Was There A Real Frances Farmer?

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Though Nirvana's subsequent releases never came close to the huge successes of "Nevermind," they still had multi-platinum albums in their future. Their third studio album, "In Utero," was met with both critical acclaim and commercial success. It would go on to sell nearly 8 million copies, vaulting to the No. 1 position on the Billboard Top 200 chart (per Billboard).

The singles "Heart Shaped Box" and "All Apologies" received a healthy amount of airplay, with the former having a memorable music video to accompany it. "Serve the Servants" and "Penny Royal Tea" fill in the gaps, bringing the band's sound back to their pre-"Nevermind" roots. 

Though Cobain penned many of the band's songs based on his own life and experiences, fans might be surprised to learn that one track on "In Utero" is based on a real person. "Frances Farmer Will Have Her Revenge on Seattle" is a sometimes overlooked song on the record, but one that has had some ask questions regarding its background.

In a 1993 interview with German music journalist Edgar Klüsener, frontman Kurt Cobain was asked a question in reference to the identity of the woman in the song (per Kurt Cobain: The Last Interview," published by Melville House, 2022). Cobain revealed that Frances Farmer was indeed a real person, a film and stage actress who was subjected to horrible exploitation at the hands of her family, the film studios, and ultimately the mental healthcare system that existed in mid-20th century America.

Frances Farmer was an actress who was always mired in controversy

Frances Farmer burst onto the Hollywood scene shortly after graduating college in 1936, landing roles in four films in her first year making movies for the big screen (per The Washington Post). Her first B-movie characters were memorable, prompting Hollywood columnist Louella Parsons to proclaim Farmer as "bigger than Garbo," signaling that Tinseltown might have a mighty force to contend with. The 1936 film "Come and Get it" was her first starring role in a major picture, where she played two roles on screen opposite star Eddie Arnold (per IMDb).

Her rise to the peak of her career during the 1940s found her entrenched in several controversies. The Washington Post reports that Farmer was always a thorn in the side of the studio who held her contract. Paramount brass would be angered that Farmer refused to change her name to something "more glamorous," and took issue with the image she presented. Instead of flashy clothes and makeup, Farmer dressed as a regular person, perhaps making Paramount fear that she would shatter their image as a star maker.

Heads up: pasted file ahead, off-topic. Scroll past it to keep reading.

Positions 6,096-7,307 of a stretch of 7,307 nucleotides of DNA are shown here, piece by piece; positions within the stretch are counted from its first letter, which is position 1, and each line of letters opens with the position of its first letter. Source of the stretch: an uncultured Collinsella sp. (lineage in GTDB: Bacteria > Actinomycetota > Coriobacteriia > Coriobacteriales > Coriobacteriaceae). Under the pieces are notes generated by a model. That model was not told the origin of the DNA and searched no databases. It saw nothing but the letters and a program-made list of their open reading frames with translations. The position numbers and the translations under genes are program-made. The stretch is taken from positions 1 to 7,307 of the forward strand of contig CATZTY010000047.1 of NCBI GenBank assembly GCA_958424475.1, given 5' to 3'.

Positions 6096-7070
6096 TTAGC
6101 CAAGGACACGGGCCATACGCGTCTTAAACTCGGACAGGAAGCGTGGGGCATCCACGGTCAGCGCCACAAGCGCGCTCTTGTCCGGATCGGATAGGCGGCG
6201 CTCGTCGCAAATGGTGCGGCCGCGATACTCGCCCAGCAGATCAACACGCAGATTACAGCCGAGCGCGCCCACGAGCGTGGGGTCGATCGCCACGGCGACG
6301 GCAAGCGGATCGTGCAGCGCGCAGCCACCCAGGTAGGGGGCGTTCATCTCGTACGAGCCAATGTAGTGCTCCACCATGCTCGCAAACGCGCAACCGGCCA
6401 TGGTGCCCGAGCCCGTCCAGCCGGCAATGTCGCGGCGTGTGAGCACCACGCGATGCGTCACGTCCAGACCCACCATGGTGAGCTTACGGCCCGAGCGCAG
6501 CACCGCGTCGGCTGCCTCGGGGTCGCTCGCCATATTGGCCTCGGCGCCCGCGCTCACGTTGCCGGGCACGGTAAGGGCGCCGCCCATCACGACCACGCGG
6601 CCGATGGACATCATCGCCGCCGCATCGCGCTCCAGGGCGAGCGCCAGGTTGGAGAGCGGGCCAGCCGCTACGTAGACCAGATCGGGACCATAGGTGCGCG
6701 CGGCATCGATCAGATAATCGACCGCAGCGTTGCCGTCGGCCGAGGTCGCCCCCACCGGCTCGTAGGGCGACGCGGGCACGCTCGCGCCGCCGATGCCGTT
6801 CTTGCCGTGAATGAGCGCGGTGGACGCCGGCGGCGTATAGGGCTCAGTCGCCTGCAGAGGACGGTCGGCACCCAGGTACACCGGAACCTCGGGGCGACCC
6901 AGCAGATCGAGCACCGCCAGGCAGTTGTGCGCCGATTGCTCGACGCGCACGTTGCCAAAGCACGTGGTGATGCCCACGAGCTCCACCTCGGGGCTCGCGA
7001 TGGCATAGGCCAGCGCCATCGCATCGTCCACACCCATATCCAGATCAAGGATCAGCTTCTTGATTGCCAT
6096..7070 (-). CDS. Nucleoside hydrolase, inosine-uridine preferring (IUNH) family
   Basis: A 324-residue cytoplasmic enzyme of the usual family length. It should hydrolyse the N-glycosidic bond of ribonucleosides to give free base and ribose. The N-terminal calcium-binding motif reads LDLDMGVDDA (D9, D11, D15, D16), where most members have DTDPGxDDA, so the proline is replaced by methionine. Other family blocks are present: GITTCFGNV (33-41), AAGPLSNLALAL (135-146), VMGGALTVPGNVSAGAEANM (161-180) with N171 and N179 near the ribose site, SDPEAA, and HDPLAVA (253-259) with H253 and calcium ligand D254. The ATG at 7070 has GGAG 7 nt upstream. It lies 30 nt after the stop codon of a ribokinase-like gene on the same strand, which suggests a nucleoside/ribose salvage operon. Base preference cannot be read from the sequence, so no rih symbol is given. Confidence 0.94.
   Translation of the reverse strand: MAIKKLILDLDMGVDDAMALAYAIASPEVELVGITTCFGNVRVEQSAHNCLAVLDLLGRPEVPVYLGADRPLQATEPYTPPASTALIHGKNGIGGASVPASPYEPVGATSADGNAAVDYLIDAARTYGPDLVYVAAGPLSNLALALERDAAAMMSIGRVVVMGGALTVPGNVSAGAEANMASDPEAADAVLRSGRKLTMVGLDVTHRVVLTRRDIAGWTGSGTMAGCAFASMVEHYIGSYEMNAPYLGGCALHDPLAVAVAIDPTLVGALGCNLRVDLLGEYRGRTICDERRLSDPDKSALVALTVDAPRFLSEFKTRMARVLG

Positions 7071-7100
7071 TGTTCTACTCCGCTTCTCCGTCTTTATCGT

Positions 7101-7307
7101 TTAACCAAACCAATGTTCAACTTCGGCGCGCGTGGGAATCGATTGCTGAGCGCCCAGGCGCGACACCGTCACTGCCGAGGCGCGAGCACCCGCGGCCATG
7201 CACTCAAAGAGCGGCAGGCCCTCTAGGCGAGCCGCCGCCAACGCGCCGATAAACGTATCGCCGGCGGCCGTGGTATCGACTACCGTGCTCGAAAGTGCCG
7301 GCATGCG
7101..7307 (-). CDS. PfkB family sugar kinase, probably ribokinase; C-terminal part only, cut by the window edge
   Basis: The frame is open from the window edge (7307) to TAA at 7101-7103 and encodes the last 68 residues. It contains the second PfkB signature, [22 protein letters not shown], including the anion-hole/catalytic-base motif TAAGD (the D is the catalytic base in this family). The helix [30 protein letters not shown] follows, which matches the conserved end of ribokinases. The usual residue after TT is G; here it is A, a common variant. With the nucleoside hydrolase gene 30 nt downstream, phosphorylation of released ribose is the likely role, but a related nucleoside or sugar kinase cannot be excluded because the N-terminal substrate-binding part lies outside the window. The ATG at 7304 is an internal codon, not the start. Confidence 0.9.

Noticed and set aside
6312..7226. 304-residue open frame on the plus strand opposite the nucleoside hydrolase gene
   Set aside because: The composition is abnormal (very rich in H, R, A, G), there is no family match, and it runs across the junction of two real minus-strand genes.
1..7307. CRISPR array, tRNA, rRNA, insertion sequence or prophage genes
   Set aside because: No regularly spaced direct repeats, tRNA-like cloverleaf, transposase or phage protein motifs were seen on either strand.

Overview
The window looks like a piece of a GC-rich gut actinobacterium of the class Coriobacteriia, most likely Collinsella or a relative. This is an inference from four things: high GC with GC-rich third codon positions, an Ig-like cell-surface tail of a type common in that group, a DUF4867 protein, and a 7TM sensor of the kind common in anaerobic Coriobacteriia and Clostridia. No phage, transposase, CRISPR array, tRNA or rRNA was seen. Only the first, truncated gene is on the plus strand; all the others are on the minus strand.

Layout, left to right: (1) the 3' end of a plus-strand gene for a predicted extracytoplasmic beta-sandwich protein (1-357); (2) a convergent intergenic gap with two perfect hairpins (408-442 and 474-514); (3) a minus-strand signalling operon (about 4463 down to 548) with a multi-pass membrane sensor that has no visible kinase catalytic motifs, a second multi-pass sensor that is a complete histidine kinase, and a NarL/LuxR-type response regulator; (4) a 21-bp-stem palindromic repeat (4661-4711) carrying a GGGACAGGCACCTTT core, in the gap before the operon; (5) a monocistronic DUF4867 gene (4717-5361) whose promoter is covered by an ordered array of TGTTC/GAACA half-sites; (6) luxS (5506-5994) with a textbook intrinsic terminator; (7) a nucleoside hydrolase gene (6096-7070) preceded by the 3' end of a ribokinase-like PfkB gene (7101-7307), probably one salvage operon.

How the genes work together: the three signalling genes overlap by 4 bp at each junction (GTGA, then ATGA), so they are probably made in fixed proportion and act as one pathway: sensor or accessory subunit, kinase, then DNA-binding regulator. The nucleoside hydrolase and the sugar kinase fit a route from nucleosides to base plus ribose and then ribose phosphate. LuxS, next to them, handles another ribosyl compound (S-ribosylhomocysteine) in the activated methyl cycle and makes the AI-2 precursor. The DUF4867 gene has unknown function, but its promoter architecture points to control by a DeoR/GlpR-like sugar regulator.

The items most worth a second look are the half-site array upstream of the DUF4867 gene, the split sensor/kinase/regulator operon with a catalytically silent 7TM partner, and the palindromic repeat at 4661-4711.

The pressures of stardom might have begun to wear on Farmer as she began to use copious amounts of alcohol as a release from her busy screen and stage schedule. She was arrested and charged with a DUI in 1942, having given the arresting officer a piece of her mind that was riddled with her favorite four-letter words. This arrest was the beginning of a downward spiral for the actress.

If you or anyone you know needs help with addiction issues, help is available. Visit the Substance Abuse and Mental Health Services Administration website or contact SAMHSA's National Helpline at 1-800-662-HELP (4357).

Farmer paid a cruel price for her failing mental health

Farmer's heavy drinking and increasingly erratic behavior landed her in and out of psychiatric hospitals over the next seven years. In attempts to cure her of her deteriorating mental state, Farmer was administered treatments that have been long since discredited — insulin shock and hydrotherapy were all a part of her mental health plan. The Washington Post reports that Farmer was sexually assaulted while institutionalized as well. 

After her release from the Western Washington State Hospital at Steilacoom, she attempted to make a comeback. Performing on stage again, she found herself in a new groove. But this new start to her career was a faint glow compared to the once bright star she held 15 years earlier. IMDb reveals that Farmer was only able to muster a handful of film and TV credits until she retired from the spotlight in 1959.

Farmer moved to Indianapolis soon after and tried her hand at theater there. It was a bust. She found work as an afternoon host on a TV network, her face seen daily until just before her death of esophageal cancer in 1970.

In the Klüsener interview, Cobain talked about reading the 1978 biography of Farmer, "Shadowland," and how her treatment by the mental health system made him sympathize with the actress, inspiring him to write the song in her memory (via Kurt Cobain: The Last Interview," published by Melville House, 2022).

If you or anyone you know has been a victim of sexual assault, help is available. Visit the Rape, Abuse & Incest National Network website or contact RAINN's National Helpline at 1-800-656-HOPE (4673).